Simply said: GraphQL

Dec 20, 2021

GraphQL has been around for a while, and it managed to establish its strong position in a developer's toolbox. Today, however, we will look at it from a less technical perspective.


In this piece, I will try to provide some context on why GraphQL is so loudly discussed, and more importantly, so widely used. The audience of this article is less technical than usual, and the reason for that is simple: to make the web more inclusive.


Web development is saturated with all these terms you hear being thrown more than average. While that happens to some of them for a good reason, the web is most definitely not indifferent to hype. This infectious excitement towards technology is what fuels us, the developers, and it sometimes can even sell a product ("Wow! This new tool uses blockchain, it must be legit!").

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However, the reasons for the hype to surge, may not necessarily be clear for everyone. I feel like sometimes we - the developers - don't do enough to invite some other parties into our discussions, especially that software is not only a concern to people who write it but also to the ones who have to manage or sell it.

The "Simply said" series is an effort to try to balance that. So, here it is: GraphQL in a more accessible light.


👨‍🏫 Agenda:

  1. What is an API?
  2. The traditional (REST) way
  3. The GraphQL way

Useful links:


1. What is an API?

Every commercial application is in control of some sustained data. If you registered your account, it doesn't matter if you try to log in the same day, or a month later, the data should be there thanks to a it's stored in.

Database is the final destination of our data, and this entire process starts with retrieving it from the user (through an interface, like a registration form).

Graph of sending data to a database

It is done through a fundamental web feature - a request. It is a communication attempt between any web entity and the server. A server is, in this context, a piece of software running on a computer, that supports the interchange of data with other devices, thereby providing them services.

So, the user fills the form, clicks "Submit", and the provided data gets sent to the database so that it can be retrieved in the future. For example on a page, where we display a "users" table:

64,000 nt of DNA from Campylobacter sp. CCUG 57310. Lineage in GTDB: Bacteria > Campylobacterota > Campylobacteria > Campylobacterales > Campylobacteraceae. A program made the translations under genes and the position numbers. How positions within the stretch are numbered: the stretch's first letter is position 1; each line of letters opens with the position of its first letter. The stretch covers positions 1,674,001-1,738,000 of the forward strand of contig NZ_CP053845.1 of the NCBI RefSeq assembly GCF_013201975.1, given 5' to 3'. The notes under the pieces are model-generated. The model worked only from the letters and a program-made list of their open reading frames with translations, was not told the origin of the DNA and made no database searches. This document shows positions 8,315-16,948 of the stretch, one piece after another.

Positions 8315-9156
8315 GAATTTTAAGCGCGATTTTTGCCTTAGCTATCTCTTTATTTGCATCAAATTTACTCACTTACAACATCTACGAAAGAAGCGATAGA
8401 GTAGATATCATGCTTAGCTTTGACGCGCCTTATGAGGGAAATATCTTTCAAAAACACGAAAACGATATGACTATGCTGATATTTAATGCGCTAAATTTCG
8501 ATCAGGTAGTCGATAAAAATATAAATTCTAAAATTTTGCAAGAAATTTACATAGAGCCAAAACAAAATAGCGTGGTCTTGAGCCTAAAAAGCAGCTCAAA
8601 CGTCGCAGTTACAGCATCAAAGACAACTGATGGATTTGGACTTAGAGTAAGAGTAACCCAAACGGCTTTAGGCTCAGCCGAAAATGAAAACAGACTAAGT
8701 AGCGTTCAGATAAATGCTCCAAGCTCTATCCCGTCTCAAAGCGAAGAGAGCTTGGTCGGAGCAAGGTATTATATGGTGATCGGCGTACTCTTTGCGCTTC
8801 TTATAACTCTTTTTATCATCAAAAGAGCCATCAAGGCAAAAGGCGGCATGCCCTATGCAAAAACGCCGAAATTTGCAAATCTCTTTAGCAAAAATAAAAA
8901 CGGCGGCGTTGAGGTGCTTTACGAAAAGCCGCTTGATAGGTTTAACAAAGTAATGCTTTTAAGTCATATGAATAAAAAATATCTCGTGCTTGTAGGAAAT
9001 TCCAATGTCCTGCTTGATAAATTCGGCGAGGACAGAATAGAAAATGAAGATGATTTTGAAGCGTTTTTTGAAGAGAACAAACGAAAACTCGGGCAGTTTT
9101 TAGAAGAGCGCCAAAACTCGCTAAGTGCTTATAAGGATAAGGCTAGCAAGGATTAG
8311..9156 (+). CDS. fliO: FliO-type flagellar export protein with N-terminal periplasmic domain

Graph of getting data from a database

A list of all the users is sensitive, and access to such should be restricted - for example, only to admins of the website. This scenario violates our current mental model of a free exchange of information between the application, and the database. We will correct it with an addition of a missing piece in our diagram:

Graph of simplified client <=> API communication

The API - Application Programming Interface - is the missing piece. In our case (because what I am describing is called Web API), it's software we ask to perform certain actions that result in a database operation. We - from the level of our application - don't need to know the specifics of reaching our database, we don't communicate directly with it, we simply ask the API to do it for us. All we care about is the result of that action, which can be, for example, a list of users.

Here, it's worth noting that on our graphs each arrow towards the API is a , and each arrow towards the application is a response to that request.

Graph of simplified client <=> API communication zoomed in

If we broaden this perspective, we can begin to notice that it's not only a programming thing. When you are driving a car, and want to accelerate, you push the gas pedal with your foot. It is not the motion of the gas pedal nor your foot that makes the car go faster, it simply communicates to the car's engine the desire to go faster.